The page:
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Sunday, December 21, 2008

A Common Sense Food Storage Program

A good food storage program is a must for anyone who is preparing for a possible disaster in the future. But what sort of program should you adopt? There are companies that will gladly sell you cases of nitrogen packed, freeze-dried foods that will keep for 10 years. Another option is to stock up on MRE's so that you have a supply of pre-packed individual meals.

I took a different route when I started my food storage program. I had noticed that several of my friends who purchased freeze-dried storage programs never use the food that they bought. They just leave the food in storage and presumably will replace it all before it expires. I consider this wasteful, but I also think it's not a good idea for another reason. If you are suddenly thrown into a survival situation, I feel that a sudden and complete change in diet will only add to your stress level. Being able to have a little continuity from your former life, even if it's only the food that you eat, might make life a little more bearable. For this reason I developed a storage program based on the foods that my family already eats. Granted we had to make a few changes in products and storage methods; but for the most part, I could live off of my stored food and not change my diet much at all.

Here is how my program works. I have a kitchen pantry in which I keep cans of fruits and vegetables, jars of grains and dried beans, jars of rice and pasta, bags of dried fruit, canned nuts, canned meat, spices and condiments, vinegar, cans of soup, dried soup, large jars of flour and cornmeal, large jars of sugar and salt, cooking oil, powdered milk, cake mixes, boxes of pudding, canned baking powder, baking soda, yeast, tea, coffee, pickles, olives, home canned cheese, home canned hamburger, home dried fruits and vegetables, and canned juices. This pantry is not huge, so there are rarely more than one or two cans of any one item.

In another part of the house is a walk-in-closet that we refer to as the "grocery store." This closet is equipped with industrial steel storage shelves, shallow wooden shelves, and stackable plastic storage units with pull out drawers. In the "grocery store" we keep the same items that we have in the kitchen pantry but in much larger quantities. Where I have two cans of stewed tomatoes in the kitchen pantry, I may have sixteen cans in the "grocery store." Where there are two cans of tuna in the kitchen pantry, there might be twenty cans in the "grocery store." Dried beans, flour, cornmeal, sugar, and salt are stored in plastic bags that are sealed inside of food-grade 5 gallon plastic buckets.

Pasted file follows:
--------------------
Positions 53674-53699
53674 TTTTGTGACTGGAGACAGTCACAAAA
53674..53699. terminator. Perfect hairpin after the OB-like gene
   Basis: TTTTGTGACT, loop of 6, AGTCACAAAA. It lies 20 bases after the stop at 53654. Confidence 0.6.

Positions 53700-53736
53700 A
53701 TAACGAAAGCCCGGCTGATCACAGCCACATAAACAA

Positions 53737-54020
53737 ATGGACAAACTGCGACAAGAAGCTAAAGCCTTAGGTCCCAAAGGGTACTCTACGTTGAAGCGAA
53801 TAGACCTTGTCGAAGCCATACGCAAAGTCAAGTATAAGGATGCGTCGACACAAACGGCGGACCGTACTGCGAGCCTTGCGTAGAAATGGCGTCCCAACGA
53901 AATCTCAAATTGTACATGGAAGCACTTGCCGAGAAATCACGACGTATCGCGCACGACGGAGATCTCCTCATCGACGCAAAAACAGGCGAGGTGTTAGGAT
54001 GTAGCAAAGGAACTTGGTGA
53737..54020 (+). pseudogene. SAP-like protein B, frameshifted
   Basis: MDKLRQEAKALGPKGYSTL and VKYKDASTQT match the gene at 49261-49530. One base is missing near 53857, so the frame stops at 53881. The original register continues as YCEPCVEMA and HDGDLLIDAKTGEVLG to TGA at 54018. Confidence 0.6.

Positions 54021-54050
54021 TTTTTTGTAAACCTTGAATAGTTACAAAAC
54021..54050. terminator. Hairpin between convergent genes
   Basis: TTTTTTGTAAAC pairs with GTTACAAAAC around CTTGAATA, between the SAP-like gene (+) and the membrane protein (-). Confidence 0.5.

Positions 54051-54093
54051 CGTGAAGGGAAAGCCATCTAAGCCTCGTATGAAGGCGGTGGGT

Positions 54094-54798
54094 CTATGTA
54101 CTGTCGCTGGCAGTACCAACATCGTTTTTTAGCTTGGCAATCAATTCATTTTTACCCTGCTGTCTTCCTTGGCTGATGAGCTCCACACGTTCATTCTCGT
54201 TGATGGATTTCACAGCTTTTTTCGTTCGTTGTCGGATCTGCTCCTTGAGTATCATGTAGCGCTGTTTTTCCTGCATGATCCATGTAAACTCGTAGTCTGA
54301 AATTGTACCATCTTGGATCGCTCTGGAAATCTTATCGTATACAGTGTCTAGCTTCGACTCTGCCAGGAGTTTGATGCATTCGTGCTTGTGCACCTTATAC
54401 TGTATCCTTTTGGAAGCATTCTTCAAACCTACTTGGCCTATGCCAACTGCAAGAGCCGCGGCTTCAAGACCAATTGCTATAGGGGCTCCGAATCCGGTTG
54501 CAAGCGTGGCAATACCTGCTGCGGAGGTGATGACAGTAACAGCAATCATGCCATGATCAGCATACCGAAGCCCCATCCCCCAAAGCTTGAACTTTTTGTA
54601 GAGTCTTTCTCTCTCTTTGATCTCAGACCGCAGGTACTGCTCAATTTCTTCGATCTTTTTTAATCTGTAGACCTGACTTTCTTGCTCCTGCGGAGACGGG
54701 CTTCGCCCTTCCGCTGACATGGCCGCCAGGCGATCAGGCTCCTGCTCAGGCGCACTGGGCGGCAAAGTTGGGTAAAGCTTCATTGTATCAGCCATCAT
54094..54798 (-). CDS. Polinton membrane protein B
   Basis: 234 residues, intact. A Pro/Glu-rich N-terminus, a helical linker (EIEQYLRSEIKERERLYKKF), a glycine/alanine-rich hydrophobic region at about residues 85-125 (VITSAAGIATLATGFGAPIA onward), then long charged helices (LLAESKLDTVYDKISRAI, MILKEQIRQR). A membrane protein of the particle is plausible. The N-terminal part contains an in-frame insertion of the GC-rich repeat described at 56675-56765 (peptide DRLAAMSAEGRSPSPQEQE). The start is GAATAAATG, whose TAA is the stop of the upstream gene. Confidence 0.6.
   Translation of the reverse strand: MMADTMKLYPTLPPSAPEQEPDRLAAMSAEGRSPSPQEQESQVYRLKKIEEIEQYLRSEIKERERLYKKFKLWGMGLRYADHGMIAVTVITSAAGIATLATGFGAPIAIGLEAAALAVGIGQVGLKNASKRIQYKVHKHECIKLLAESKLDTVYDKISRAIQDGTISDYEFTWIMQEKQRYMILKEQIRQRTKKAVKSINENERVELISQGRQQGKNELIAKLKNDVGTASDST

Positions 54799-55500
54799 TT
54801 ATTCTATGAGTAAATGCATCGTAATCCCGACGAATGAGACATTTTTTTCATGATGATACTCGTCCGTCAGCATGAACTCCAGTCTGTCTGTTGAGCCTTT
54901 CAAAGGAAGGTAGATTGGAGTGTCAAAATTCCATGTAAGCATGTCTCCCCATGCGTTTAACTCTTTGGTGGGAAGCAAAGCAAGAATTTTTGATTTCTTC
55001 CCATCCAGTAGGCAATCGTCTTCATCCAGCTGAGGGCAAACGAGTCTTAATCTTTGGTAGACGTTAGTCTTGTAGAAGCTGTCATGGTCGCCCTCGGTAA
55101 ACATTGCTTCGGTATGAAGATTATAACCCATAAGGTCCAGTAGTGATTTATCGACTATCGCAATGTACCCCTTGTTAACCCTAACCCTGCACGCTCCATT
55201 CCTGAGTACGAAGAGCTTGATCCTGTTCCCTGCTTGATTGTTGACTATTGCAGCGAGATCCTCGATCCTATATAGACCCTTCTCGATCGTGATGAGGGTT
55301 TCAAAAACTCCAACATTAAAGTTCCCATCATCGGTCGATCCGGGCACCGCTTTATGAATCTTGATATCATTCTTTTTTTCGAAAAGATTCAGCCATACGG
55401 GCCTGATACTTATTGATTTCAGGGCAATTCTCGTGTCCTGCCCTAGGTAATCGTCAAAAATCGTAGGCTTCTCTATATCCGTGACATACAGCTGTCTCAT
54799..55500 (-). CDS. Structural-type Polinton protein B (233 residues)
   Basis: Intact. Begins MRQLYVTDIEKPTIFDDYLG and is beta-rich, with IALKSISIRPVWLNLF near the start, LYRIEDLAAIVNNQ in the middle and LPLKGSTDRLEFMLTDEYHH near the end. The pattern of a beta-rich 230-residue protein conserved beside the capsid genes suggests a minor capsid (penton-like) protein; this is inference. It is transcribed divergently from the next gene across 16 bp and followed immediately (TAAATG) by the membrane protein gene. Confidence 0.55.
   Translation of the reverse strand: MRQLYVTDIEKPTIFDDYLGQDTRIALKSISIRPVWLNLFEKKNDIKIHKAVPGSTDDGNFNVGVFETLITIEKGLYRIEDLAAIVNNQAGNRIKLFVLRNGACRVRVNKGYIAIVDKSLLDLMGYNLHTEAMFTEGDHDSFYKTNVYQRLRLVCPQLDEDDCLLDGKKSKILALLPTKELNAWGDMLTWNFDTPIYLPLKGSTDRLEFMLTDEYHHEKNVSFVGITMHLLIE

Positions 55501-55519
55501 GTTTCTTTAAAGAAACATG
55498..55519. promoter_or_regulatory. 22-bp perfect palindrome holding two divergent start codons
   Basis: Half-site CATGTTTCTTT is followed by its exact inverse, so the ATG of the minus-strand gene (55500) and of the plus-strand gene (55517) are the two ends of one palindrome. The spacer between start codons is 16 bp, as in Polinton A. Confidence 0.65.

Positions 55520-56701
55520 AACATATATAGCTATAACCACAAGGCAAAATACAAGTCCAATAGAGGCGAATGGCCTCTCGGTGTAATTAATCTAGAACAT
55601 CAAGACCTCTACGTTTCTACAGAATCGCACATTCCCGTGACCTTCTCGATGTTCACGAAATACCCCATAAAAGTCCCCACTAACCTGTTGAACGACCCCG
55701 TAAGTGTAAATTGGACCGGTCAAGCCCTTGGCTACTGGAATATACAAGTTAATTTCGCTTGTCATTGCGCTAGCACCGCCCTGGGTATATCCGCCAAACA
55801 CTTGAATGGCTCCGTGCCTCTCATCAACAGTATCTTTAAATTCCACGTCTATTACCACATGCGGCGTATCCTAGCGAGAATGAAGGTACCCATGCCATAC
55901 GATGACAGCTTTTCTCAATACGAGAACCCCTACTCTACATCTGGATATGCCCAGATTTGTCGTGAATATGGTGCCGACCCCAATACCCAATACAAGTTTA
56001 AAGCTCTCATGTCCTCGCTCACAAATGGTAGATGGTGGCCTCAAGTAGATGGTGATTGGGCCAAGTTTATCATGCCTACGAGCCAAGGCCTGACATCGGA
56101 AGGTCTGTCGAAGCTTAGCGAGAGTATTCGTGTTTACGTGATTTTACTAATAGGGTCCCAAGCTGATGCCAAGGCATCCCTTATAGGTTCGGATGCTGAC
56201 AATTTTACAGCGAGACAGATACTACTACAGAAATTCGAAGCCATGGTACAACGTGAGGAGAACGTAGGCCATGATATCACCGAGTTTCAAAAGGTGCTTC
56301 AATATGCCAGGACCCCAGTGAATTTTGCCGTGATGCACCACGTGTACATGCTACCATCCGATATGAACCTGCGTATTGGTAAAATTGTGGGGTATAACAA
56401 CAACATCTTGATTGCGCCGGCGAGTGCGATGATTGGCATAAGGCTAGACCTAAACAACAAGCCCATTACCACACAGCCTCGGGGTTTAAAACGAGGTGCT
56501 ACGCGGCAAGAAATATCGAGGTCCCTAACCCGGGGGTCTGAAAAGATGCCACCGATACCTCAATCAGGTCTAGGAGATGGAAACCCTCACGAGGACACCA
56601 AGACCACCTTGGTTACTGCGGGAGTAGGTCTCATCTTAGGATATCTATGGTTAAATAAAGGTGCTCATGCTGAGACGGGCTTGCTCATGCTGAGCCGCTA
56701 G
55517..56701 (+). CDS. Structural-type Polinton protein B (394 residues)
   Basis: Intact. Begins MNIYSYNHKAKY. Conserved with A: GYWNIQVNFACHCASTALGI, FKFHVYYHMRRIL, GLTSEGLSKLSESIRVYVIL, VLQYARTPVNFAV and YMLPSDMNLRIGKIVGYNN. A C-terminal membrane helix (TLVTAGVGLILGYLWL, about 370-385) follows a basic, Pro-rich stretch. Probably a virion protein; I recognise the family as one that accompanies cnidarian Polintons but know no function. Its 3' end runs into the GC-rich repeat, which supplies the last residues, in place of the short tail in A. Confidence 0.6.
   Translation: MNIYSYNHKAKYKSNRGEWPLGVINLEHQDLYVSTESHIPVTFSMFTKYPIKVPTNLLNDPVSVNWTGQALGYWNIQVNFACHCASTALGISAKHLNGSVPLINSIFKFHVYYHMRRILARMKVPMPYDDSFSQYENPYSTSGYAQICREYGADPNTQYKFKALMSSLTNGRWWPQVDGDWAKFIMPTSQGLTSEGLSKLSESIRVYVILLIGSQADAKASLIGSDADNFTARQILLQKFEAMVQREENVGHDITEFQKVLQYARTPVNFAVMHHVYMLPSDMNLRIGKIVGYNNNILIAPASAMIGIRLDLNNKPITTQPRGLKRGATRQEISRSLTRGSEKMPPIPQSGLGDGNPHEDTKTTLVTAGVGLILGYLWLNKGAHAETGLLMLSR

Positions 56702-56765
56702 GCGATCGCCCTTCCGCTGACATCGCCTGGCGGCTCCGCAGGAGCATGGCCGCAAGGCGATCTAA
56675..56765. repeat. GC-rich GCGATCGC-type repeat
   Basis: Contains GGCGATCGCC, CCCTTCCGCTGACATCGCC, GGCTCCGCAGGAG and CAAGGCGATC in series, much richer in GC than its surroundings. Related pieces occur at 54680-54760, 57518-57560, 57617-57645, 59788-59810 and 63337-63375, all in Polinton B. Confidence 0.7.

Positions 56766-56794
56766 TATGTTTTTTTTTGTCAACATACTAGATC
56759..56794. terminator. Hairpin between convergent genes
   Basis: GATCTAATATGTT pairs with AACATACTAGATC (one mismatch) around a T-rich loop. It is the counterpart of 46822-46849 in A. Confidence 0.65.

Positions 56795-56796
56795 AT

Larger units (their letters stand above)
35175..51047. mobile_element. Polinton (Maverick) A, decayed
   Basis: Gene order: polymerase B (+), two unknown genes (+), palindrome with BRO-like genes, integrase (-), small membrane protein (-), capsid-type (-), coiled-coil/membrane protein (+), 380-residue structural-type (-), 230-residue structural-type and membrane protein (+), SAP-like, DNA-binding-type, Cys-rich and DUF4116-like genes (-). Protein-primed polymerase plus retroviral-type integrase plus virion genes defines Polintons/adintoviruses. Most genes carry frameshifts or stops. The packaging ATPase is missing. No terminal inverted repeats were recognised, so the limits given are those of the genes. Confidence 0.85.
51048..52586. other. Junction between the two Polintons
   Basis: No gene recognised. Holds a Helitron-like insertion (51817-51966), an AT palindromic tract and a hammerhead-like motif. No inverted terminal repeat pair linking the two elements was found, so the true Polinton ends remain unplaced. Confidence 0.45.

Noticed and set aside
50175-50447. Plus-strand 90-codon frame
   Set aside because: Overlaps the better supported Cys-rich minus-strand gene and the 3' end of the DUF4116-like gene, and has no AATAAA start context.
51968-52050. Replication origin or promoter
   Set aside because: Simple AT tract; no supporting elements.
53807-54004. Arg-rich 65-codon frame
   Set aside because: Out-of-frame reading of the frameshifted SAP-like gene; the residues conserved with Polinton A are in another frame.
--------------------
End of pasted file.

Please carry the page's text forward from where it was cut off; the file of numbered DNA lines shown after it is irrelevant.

Now one of the most important aspects of the "grocery store" is the grocery list. This is a computer-generated list of all the items in the "grocery store" and a par level of how many of each item we like to keep on hand. When we remove an item from the "grocery store" we put a hash mark next to that item on the list. Every week or two we take the list to town and buy all the items necessary to bring our storage up to par. When we get the items home, we use a permanent marking pen to write the date of purchase on each item. We then place these items on the shelf, pulling the older dates to the front and putting the new purchases at the back. This way we keep constantly rotating our stock. Nearly any grocery item that you buy these days has a "use by" date on it, and these dates are very conservative. Most canned goods are stamped as being good for a year, but they are actually good for a lot longer than that. The food doesn't automatically go bad at the end of a year. Instead, it gradually loses its nutritional value. Most canned goods lose about 20% of their nutritional value in a year's time, so if you have a canned good that is two years old, it will still be edible and will have about 60% of its originally listed nutritional value. We find that most of our canned items rotate through in eight to ten months. Dried goods like pasta, rice and beans move much slower, but if they are kept dry, air tight, cool, and dark they will last for several years. Heck, I read about some archeologists that sprouted some 4000-year-old wheat that they found in an Egyptian pyramid. Now that's long-term storage.

We have found that using this food storage program makes the best use of our food dollars. Nothing gets thrown out, and we are eating the same basic foods as always. Of course we still buy fresh fruits, vegetables, meat, and dairy products, but we know that we can get by without them if we have to, and we won't have to make any major changes in our diet.

1 comment:

Peter said...

Excellent advice. Keep it simple, right?!